In 2012 the members of the African Union (AU) ratified the African Charter for Democracy, Elections and Governance. All African governments are obligated to hold periodic national elections. They are also supposed to invite the AU to send impartial observers to verify whether they were conducted fairly. And whether the results reflect a valid majority of eligible voters. The charter allows technical support for all AU electoral missions. Nearly all African nations now conduct regular elections. The integrity of many have been under threat. Two cases that featured in recent deliberations were Zimbabwe and the Democratic Republic of Congo (DRC).
The 2018 election in Zimbabwe masked what was effectively a military coup, an unconstitutional change of government proscribed by the AU, but finessed with an election that was peaceful, but lacked integrity. In the DRC, the electoral process was the most robust, inclusive and transparent since the South Africa-brokered transition to a fragile electoral democracy of 2006. Latest electoral results did install an opposition candidate, but not the one who garnered the most votes. Nigeria is a third, more ambiguous example, with an explosion of social media platforms that both informed and mis-informed voters.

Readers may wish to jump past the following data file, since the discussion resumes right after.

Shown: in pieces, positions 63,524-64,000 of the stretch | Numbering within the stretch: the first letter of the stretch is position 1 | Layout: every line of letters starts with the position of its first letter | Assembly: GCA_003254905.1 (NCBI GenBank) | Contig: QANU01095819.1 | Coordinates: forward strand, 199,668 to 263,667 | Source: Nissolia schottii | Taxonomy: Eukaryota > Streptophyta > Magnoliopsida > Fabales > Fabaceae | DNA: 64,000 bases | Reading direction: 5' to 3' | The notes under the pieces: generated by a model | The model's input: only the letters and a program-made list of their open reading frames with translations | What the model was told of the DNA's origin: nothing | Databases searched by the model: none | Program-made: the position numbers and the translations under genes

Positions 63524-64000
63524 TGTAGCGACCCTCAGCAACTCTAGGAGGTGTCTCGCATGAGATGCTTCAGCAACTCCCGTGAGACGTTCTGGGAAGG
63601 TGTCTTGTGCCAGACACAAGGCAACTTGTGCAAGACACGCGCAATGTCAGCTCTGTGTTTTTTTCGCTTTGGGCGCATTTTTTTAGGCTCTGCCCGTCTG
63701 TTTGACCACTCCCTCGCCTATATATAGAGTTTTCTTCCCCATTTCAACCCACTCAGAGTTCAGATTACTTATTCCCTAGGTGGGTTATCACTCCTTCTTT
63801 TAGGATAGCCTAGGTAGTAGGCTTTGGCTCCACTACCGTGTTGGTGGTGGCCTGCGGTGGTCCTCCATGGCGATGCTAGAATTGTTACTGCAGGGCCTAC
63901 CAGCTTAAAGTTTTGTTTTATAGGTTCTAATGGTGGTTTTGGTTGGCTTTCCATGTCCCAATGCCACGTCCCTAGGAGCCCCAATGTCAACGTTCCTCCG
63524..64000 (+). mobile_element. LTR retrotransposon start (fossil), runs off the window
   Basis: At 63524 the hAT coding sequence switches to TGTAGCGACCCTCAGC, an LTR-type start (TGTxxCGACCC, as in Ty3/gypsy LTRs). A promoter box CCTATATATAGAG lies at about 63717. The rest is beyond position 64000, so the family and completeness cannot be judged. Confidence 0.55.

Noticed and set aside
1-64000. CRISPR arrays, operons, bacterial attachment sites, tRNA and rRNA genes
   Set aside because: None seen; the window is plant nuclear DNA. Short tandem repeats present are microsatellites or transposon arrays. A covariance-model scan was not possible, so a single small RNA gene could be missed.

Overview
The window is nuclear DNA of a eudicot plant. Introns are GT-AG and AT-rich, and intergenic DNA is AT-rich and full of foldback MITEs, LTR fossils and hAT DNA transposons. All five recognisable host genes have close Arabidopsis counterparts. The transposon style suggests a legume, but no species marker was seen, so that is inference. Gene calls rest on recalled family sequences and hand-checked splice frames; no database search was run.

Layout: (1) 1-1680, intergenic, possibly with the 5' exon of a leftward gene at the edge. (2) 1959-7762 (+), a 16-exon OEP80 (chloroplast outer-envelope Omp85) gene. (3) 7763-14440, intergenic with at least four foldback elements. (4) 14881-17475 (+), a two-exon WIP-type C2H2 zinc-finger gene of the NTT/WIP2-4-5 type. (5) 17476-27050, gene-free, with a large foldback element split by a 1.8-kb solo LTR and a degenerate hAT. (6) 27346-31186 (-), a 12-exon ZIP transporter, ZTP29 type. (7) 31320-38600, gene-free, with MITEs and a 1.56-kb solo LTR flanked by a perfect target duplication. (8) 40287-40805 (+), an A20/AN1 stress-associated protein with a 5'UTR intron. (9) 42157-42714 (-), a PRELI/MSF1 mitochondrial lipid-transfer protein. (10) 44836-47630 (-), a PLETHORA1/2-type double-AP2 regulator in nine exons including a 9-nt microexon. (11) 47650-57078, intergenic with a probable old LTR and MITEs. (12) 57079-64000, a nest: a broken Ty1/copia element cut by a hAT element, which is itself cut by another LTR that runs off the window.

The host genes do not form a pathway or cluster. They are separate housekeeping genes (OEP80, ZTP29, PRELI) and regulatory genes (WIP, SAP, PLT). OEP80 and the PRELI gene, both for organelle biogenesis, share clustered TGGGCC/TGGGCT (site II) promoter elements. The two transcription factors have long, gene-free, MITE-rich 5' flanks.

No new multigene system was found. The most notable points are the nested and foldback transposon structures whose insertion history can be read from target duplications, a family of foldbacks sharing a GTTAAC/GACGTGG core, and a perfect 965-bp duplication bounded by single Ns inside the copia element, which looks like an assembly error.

A key takeaway from the symposium was that strategies of electoral manipulation throughout Africa are proliferating and mutating.
Trump’s bad example in the world’s oldest democracy can only comfort autocrats.
No one can predict how Trump’s presidency will end. But the two most likely scenarios could resonate politically across Africa and globally. If Trump is forced out by US Congressional action – or is voted out of office in presidential elections in November 2020 – this could have positive demonstration effects aspiring liberal democracies abroad.
Almost certainly this will also result in America becoming a more reliable and capable partner for interested Africa nations.
However, should Trump survive impeachment and win re-election, this almost certainly will inspire and abet electoral authoritarians across Africa and elsewhere.
John J Stremlau is an honorary professor of international relations, University of the Witwatersrand. He is also a board member of the Electoral Institute for Sustainable Democracy in Africa (EISA).